April’s Music Composition theme is the Blues – April showers bring May flowers! Bring your bit of the blues to life in the composition station. Here are a couple songs to get you in the mood:
There are also a few advanced challenges – have fun and don’t be afraid to put your own spin on it.
Teaching is easy. I bet you’re laughing right now. But really. Think about it. You know your subject. You are passionate about your content. You know what’s difficult? Talking to parents. Think about it for a moment. Even if all you’re doing is giving the parent an update on how their child is doing, it can be a nerve-wracking conversation. But there are ways to make it a less daunting prospect.
First off, relax. Both you and the parent(s) want the best for the student. Both of you are also probably nervous. Don’t get defensive. Both of you do know best and now you have to find a middle ground.
Before you start the meeting, have an idea of what you want to talk to the parent about. Even if all you can think of are negatives, make sure to have some positives. Start off with those positives. But don’t use them all up, keep one in reserve for the end. You want to end on that positive note.
Parents, please don’t go into the meeting thinking that the teacher is going to tell you all the things they think you are doing wrong. While you’ve known your child longer, they see your child in a different light. I promise you, your child can sometimes seem like Dr. Jekyll and Mr. Hyde when you and the teacher compare notes. And you might not know which side of the child you’re seeing.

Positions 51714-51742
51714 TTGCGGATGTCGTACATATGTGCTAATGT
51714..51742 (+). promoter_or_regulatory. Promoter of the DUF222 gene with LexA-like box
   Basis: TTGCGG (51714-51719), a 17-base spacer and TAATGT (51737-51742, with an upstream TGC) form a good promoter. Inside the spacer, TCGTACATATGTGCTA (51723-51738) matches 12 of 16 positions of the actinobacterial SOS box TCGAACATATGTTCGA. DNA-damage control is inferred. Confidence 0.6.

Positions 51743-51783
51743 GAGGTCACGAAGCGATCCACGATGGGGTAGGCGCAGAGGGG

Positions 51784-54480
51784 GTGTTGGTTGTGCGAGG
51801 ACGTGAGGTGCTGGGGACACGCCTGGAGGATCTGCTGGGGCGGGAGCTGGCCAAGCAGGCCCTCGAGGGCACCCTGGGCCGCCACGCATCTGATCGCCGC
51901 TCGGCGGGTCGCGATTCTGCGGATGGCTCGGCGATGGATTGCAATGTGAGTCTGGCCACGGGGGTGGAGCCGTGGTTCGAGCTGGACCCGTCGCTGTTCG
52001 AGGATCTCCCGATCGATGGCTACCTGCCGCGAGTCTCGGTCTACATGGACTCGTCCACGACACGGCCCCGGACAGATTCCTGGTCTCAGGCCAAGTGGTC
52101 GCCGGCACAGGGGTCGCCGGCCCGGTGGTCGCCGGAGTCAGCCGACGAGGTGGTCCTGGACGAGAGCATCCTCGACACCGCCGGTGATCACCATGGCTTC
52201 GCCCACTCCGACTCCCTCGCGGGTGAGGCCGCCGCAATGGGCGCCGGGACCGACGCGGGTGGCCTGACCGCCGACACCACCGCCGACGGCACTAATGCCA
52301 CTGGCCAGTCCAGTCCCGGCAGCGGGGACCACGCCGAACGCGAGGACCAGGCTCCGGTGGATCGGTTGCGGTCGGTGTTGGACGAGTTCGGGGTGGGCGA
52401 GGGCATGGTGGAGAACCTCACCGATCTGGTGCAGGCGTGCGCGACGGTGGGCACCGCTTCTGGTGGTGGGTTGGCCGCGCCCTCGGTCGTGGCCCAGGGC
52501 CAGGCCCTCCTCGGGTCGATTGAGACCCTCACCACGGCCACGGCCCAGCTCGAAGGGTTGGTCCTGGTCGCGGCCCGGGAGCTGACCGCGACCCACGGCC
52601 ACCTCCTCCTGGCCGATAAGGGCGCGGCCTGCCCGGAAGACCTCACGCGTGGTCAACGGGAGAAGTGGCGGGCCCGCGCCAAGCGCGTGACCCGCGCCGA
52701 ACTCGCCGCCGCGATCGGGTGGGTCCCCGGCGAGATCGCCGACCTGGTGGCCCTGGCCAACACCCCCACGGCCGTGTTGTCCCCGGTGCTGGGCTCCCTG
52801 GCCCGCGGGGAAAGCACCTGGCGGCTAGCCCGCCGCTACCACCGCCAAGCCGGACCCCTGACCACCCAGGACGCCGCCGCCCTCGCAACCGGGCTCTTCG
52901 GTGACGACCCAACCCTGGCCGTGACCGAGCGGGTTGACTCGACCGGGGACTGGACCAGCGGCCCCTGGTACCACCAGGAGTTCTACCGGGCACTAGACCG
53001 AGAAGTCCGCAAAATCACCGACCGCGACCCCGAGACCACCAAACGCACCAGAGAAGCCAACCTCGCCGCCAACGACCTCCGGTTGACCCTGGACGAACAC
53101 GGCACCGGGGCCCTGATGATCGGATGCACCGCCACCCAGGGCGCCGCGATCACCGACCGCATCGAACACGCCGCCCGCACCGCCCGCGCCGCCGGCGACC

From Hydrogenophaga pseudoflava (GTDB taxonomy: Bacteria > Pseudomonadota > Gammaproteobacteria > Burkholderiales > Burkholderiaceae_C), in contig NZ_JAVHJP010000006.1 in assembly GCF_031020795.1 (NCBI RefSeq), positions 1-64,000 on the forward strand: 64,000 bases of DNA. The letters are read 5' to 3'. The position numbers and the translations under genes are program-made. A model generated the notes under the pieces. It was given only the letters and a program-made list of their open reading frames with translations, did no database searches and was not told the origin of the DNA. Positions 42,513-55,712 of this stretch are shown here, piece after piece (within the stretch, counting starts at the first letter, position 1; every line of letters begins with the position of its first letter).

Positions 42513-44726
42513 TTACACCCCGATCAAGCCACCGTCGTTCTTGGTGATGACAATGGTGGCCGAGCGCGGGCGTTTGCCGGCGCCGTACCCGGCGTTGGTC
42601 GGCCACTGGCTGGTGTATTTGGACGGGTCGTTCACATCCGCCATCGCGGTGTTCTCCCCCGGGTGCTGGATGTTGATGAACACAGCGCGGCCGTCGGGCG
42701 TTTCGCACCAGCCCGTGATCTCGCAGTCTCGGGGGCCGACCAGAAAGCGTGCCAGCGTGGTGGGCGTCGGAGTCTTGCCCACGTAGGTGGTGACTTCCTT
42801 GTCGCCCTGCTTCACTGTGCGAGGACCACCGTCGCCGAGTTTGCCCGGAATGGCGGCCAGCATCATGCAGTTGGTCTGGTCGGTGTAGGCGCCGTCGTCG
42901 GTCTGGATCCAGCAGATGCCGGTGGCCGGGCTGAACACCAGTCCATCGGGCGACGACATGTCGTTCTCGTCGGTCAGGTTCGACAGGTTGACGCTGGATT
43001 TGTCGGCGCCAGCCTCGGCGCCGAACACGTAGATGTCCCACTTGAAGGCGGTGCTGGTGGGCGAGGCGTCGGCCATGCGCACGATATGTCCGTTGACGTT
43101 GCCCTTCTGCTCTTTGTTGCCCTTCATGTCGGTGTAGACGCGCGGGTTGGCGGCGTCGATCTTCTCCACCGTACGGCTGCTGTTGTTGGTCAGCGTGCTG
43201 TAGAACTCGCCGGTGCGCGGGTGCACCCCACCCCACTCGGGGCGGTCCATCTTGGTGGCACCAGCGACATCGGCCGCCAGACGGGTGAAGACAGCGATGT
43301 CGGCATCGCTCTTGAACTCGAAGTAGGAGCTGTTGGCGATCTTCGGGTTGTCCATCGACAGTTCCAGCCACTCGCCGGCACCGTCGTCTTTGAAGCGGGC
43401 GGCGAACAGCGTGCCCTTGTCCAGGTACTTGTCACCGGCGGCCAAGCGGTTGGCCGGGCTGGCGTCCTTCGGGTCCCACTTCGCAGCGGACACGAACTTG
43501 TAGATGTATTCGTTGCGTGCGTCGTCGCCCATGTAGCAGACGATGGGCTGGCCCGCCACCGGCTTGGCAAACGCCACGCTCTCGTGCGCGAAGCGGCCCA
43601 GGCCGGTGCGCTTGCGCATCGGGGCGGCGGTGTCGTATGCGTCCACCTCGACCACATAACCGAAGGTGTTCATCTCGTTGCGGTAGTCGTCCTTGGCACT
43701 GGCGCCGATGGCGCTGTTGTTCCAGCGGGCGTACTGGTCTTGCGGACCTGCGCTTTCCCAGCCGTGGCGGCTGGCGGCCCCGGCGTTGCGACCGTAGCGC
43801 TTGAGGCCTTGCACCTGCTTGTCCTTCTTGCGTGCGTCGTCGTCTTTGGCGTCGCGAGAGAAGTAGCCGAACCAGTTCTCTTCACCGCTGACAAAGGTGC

Finally, as with all meetings, both parties need to go into the meeting with an open mind. In the long run, both the teacher and the parent want what is best for the student. That’s something we can all agree on.
In this video, Charlie Puth is breaking down how he wrote his hit song, “Attention”. I have always been a HUGE fan of Charlie Puth and his music. I came across this video the other day and was really intrigued by his song writing process. Being classically trained, I am constantly looking at the sheet music and putting all my focus in that. Even when I wrote compositions during music school, it would be on sheet music. Charlie thinks outside of the box. He puts all of his music on his phone in his voice notes app when he has a song idea. What was interesting about this video is how he goes through his song writing process, by playing, mixing and layering different parts together into the final product. Charlie uses his ears and knowledge of different musical genres and backgrounds into his pop music and as he says, “likes to trick people into what they are hearing”. I love seeing what songs start out as and how they grow into the final product.
I thought about using this a couple of different ways. First, I wanted to remind myself to make sure my students know where different ideas in music come from as we are learning them (which I normally do, but this is important!). I also want them to play different genres of music so they have that knowledge. Secondly, I wanted to show them alternatives to writing music. Not everyone writes it down on sheet music. This also teaches how important it is to know your scales, intervals, and to use your ear, whether you are reading sheet music or if you are improvising or composing. I would like to implement more ear training into my lessons for my students.
– Ms. Kristen Hyatt